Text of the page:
One intersectional, global and radical approach to championing reproductive rights and overturning patriarchy: Increase rural and Indigenous women’s control of land and natural resources.
There has never been a queer leader like Urvashi Vaid. Until her death of metastatic breast cancer on May 14 at age 63, she spent the better part of five decades fighting injustice. Principle drove Urvashi in almost everything she did. She exploded onto the scene with a dynamism that has never been equaled since.
“The lesbian agenda is the reconstruction of families … the reimagining of power … the reorganization of the economic system … the reinforcement of civil rights and dignity for all people … the end of the oppression of women, the end of racism, sexism, ableism, homophobia … the reestablishment of a proper relationship to our environment. … When I list this laundry list of oppression, it does not overwhelm me; it tells me how far I have to go in my struggle; it tells me who my allies are.”
The Inflation Reduction Act, signed into law on Tuesday by President Biden, will benefit women for years to come.
The new law will limit the amount Medicare recipients have to pay out of pocket for drugs to $2,000 annually—a major benefit for older women, because they’re the majority of older Americans. The bill also empowers the Health and Human Services Secretary to negotiate prices for drugs covered under Medicare, and punish pharmaceutical companies that don’t play by the rules. Younger women below Medicare age will also benefit from other provisions in the Inflation Reduction Act, like subsidies that cover medical insurance premiums.
From a feminist perspective, it is clear that it would be unjust to draft women against their will—not because “women are fragile” or in need of paternal care, but because we should not force anyone, regardless of gender, into war-fighting without their full consent. Instead of arguing about women joining the Selective Service, Democrats should join the bipartisan effort to abolish the Selective Service once and for all.
The communities that disproportionately lack abortion and reproductive healthcare services are also the ones uniquely affected by environmental injustices. Decades of public health impacts have shown us that communities who struggled to access reproductive healthcare, even before Roe v. Wade‘s repeal, are the same ones who have faced decades of environmental racism and injustice.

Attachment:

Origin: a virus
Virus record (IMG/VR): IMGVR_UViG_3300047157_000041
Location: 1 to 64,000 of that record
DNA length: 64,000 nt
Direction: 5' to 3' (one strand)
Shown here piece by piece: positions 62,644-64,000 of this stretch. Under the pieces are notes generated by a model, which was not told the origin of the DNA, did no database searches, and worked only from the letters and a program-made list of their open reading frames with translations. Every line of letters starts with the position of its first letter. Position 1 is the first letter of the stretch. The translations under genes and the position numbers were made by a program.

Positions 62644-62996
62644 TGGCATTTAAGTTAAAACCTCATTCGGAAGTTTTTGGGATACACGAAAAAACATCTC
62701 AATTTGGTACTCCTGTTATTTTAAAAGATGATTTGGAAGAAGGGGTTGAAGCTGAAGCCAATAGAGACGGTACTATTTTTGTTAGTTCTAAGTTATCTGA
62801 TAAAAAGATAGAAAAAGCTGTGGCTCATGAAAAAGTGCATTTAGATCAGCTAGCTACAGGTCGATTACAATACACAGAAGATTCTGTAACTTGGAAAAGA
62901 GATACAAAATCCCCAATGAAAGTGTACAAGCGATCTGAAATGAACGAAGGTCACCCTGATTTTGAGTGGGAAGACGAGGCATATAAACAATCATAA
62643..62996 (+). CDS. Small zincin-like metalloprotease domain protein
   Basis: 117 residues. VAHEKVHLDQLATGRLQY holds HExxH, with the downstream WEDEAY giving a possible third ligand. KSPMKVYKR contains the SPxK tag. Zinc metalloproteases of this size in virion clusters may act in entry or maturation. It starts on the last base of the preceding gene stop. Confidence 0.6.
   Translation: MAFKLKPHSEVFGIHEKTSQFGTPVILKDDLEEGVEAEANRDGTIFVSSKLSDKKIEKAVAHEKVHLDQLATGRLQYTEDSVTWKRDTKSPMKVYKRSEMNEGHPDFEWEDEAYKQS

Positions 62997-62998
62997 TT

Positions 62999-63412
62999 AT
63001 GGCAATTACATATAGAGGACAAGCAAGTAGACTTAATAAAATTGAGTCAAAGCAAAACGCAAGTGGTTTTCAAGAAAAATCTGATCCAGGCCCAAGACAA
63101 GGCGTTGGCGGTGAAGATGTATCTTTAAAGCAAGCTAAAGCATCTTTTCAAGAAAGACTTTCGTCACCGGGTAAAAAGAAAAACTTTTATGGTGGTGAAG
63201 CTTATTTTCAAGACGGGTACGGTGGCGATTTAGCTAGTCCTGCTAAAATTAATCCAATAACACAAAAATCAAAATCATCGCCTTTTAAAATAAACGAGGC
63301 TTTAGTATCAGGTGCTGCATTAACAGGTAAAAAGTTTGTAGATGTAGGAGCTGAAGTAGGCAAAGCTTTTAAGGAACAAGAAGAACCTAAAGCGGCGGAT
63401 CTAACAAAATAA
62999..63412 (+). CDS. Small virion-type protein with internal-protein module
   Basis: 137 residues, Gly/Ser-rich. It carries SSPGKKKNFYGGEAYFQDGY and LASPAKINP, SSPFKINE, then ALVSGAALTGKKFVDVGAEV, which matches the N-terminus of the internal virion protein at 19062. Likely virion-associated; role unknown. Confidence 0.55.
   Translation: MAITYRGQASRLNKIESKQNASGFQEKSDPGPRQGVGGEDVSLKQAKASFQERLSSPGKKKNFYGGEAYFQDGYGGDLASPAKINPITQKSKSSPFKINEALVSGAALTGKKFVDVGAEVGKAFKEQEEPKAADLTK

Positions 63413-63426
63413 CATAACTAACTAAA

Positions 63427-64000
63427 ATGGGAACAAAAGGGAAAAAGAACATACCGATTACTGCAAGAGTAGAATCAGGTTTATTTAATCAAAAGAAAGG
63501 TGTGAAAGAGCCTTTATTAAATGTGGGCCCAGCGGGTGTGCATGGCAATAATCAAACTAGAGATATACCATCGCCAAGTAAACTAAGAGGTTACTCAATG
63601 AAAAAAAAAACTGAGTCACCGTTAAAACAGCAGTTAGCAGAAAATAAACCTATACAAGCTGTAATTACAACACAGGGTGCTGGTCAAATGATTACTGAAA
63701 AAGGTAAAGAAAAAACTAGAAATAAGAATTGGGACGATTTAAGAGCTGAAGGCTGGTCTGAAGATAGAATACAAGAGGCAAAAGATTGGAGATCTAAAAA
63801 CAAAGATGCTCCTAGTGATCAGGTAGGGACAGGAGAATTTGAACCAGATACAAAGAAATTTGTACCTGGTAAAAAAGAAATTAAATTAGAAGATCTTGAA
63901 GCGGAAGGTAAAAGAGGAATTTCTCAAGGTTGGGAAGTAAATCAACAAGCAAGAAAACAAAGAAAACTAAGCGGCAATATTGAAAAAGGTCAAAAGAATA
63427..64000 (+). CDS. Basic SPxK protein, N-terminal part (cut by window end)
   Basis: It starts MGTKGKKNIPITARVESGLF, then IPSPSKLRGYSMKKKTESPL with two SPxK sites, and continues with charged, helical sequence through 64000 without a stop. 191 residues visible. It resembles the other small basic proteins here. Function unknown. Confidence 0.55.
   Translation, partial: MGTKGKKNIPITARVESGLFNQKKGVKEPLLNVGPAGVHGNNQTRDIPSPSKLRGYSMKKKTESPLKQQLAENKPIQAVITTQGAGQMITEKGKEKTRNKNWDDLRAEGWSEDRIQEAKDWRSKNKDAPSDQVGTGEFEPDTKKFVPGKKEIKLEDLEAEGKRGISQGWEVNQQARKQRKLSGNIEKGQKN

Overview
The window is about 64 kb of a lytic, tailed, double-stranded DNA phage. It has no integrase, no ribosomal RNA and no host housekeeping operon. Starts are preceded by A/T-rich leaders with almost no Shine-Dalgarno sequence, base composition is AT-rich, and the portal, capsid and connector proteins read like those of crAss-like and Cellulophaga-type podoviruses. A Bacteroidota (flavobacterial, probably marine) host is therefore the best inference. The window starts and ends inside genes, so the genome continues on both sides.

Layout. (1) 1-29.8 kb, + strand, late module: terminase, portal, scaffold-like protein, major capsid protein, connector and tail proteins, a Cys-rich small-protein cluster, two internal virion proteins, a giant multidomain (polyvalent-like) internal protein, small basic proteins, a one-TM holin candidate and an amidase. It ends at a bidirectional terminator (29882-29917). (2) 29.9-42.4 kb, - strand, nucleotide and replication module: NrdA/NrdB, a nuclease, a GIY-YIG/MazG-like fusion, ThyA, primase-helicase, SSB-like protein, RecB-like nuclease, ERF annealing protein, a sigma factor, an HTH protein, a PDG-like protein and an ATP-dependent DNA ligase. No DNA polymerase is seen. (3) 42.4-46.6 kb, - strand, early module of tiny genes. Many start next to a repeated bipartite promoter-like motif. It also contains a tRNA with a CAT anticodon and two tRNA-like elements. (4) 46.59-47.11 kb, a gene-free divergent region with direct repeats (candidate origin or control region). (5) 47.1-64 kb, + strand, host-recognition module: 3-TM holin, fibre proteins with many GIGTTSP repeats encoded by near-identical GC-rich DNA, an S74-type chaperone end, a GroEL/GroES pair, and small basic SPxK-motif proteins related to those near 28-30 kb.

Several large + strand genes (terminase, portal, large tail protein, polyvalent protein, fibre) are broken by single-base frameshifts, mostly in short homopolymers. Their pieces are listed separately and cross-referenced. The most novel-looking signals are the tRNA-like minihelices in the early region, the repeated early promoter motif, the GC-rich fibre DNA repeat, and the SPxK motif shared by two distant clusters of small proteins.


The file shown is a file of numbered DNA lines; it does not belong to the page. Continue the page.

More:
I am one face of the millions of people on the frontlines of urban oil extraction who endured serious health affects as a result.
Martha Kempner spoke to Ms. about her weekly newsletter ‘Sex on Wednesday’ and the current political climate in the U.S. Sex, sexuality and sexual health are her subjects—and lately, she has no shortage of material to draw from.
“We are in a really critical period right now. This is a really scary moment for sexuality and sexual agency.”
Dobbs sets a frightening precedent for the future of LGBTQ rights. Yet, we cannot lose sight that LGBTQ people—including women, transgender men, nonbinary people, and anyone able to become pregnant—are already in grave danger, right now.
Since the fall of Kabul on Aug. 15, 2021, Afghan women—many of whom dedicated their lives and careers to working for equality—have experienced a systematic campaign of violence and subjugation. Many took to the streets to protest, and in turn have been beaten, arrested, tortured and murdered. This firsthand account of Mursal Ayar’s life and arrest is a powerful reminder of our common humanity, and the duty we all share to protect the world’s most vulnerable—yet remarkable—activists.
“After those 13 days, I am like a little girl who is afraid of the night. I sleep next to my mother. The Taliban have not only taken my country from me; they have taken everything from me. My peace, my dreams, my hope and courage. I left the Taliban prison, but I could not regain what I have lost forever.”
Young people are taking to the streets to protest, lobbying their elected officials and taking to activism in droves to make abortion accessible for those who need it. National Youth Poet Laureate Alyssa Gaines is using her writing to affirm the need for abortion care and to reach those most impacted by anti-choice legislation.
“It’s my responsibility to reach out and try to connect to those people instead of just writing them off.”
On June 24, the Supreme Court overturned the longstanding precedents of Roe v. Wade, representing the largest blow to women’s constitutional rights in history. We’re chronicling readers’ experiences of abortion pre- and post-Roe.
“I had just told my husband that I was leaving him when I got the news that I was pregnant. At the time, I already had two daughters under the age of six. I was figuring out how I was going to be a single mother with a demanding job that paid very little. … I don’t think we would’ve turned out with the lives we now have if there had been another mouth to feed. Nor, frankly, should I have to explain myself or my situation to anyone.”